Weekend Truck Crashes Claim 10 Lives; Govt Moves To Abolish Road Safety Watchdog
Release date: 18/04/2016
TWU MEDIA RELEASE, 18 April 2016
A weekend of horror truck crashes has claimed the lives of 10 people, including two young girls, as the Government prepares to abolish the road safety watchdog.
A crash between a station wagon and a truck yesterday in South Australia on Augusta Highway killed four members of the same family including two girls aged five and 10 years, according to reports. A crash in Western Australia killed two teenagers. Two men and a woman were killed in a truck crash near Ballarat, Victoria, early Saturday. On Friday evening a motorcyclist died in NSW after a collision with a truck. The weekend death toll brings to 18 the number of people killed in April in truck crashes.
“My thoughts are with the families left devastated by these tragedies which have to be fully investigated. This has been a black weekend for the trucking community and the wider community which bear the brunt of these horrific crashes. I am appealing to the Government not to abolish the one body tasked to examine the pressure in trucking which leads to so many tragedies,” said TWU National Secretary Tony Sheldon.
“What other proof does the Government need that there is a problem with safety on our roads involving trucks? We know that a deadly cycle is at play in transport with major retailers and manufacturers squeezing transport operators and drivers with low cost contracts to the point that our roads are not safe,” Sheldon added.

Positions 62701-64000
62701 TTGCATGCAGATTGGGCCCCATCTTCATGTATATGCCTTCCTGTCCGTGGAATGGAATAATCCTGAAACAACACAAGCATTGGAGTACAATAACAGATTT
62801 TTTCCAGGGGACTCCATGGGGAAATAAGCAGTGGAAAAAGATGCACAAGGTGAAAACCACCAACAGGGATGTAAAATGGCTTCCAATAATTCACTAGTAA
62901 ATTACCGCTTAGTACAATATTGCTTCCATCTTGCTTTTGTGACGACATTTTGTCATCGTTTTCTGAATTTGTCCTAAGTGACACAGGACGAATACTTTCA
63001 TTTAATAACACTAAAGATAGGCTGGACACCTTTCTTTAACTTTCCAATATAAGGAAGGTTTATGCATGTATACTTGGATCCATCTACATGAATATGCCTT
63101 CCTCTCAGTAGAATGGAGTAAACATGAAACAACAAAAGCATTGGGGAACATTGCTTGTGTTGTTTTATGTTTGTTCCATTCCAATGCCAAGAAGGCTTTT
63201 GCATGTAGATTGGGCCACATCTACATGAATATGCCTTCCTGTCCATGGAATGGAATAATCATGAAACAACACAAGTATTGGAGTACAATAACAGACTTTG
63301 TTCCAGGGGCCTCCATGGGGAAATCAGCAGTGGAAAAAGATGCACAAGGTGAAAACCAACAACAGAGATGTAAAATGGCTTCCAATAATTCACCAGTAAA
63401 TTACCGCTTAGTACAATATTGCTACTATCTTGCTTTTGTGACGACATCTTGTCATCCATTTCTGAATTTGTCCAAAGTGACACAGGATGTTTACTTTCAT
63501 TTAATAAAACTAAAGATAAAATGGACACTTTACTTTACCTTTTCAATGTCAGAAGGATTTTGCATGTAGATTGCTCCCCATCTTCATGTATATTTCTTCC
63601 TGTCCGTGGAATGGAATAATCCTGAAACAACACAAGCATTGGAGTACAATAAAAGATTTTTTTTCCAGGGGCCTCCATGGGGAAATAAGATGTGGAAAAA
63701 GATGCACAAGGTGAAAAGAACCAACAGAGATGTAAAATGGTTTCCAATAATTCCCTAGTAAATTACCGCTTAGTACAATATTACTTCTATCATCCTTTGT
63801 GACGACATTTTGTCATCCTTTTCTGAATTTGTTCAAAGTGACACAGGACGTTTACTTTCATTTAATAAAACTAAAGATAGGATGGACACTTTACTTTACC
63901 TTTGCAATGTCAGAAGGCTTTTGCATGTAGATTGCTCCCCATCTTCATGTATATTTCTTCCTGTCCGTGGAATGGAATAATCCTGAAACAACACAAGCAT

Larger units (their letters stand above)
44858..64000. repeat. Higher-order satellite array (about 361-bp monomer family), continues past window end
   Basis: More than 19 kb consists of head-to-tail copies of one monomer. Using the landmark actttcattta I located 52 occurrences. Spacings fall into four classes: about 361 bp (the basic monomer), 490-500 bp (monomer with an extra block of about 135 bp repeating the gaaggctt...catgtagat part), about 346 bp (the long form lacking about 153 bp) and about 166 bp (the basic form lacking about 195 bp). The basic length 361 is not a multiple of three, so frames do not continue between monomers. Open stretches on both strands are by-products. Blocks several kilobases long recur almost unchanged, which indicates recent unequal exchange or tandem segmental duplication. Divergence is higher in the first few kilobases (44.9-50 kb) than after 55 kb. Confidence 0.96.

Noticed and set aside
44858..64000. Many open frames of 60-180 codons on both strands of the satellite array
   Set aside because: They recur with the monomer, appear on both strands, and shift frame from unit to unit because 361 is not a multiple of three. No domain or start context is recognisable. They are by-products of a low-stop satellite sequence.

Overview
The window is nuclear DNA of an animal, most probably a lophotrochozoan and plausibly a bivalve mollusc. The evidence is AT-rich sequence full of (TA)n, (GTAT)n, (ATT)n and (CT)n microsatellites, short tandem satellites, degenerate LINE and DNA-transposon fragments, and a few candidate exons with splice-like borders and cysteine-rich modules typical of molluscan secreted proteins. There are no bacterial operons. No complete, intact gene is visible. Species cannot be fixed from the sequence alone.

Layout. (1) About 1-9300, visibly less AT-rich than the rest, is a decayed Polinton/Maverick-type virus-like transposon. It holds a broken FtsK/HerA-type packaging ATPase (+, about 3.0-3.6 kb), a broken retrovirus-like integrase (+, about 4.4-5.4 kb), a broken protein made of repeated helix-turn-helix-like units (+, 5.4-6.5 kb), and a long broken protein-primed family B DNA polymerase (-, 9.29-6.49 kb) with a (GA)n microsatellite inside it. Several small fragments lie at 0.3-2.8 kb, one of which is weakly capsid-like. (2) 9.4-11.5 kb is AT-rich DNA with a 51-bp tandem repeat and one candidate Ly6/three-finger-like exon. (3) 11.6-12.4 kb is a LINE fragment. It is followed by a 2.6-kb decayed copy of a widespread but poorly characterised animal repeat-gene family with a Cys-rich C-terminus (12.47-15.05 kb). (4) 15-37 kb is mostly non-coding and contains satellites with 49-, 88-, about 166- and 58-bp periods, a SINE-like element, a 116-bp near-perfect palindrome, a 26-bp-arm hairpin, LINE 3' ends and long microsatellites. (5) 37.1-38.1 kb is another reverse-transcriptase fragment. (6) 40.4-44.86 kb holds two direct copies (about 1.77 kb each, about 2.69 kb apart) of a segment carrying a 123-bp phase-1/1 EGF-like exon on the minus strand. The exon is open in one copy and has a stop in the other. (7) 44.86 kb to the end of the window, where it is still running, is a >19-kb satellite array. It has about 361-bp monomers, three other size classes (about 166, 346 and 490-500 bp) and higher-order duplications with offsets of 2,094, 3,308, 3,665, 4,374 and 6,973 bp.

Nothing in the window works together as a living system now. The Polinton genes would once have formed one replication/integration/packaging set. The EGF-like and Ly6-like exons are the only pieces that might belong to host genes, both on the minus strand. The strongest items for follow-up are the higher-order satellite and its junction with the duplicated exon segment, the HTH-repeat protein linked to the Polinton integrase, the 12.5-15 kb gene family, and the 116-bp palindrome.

Truck drivers and Transport Workers’ Union are attending a hearing at the Road Safety Remuneration Tribunal to defer an Order on safe minimum rates for truck drivers while outstanding issues are addressed. The application includes a delay for the first phase of minimum safe rates for long-distance owner drivers to January next year. It also seeks to ensure transport operators are paid by clients within 30 days of completing work, that changes be made to the current Order on split loads and back loads and that a mechanism be included to adjust the rates in line with fuel prices. Full transparency is also been sought for client contracts to ensure they allow for all costs to be covered by transport operators including employee driver minimum rates, insurance, maintenance of fleets, superannuation and fuel.
The Government’s own reports released recently show that road transport has the “highest fatality rates of any industry in Australia” with 12 times the average for all industries. The reports also show the link between road safety and the pay rates of drivers and that the Tribunal will reduce truck crashes by 28%*.
Drivers from the cash delivery sector, ports, delivery of fuel, waste, retail and manufacturers will lose out if the Tribunal is abolished, with investigations ongoing in these sectors. Truck drivers, road safety campaigners and the TWU will visit Canberra on Tuesday to explain the pressures in the industry and the work the Tribunal is doing to address it.
“Road deaths in truck crashes are unacceptably high. Truck drivers have the highest workplace deaths, they suffer from chronic fatigue, stress, mental health problems and are among the highest numbers for suicide and bankruptcies. The Government must acknowledge there is a problem in this industry,” Sheldon added.
* PricewaterhouseCoopers “Review of the Road Safety Remuneration System Final Report January 2016” (PWC Review 2016 – published by the Commonwealth Department of Employment on 1 April, 2016)
Jaguar Consulting Pty Ltd “Review of the Road Safety Remuneration System 16 April, 2014 (Jaguar Consulting 2014 – published by the Commonwealth Department of Employment on 1 April, 2016)
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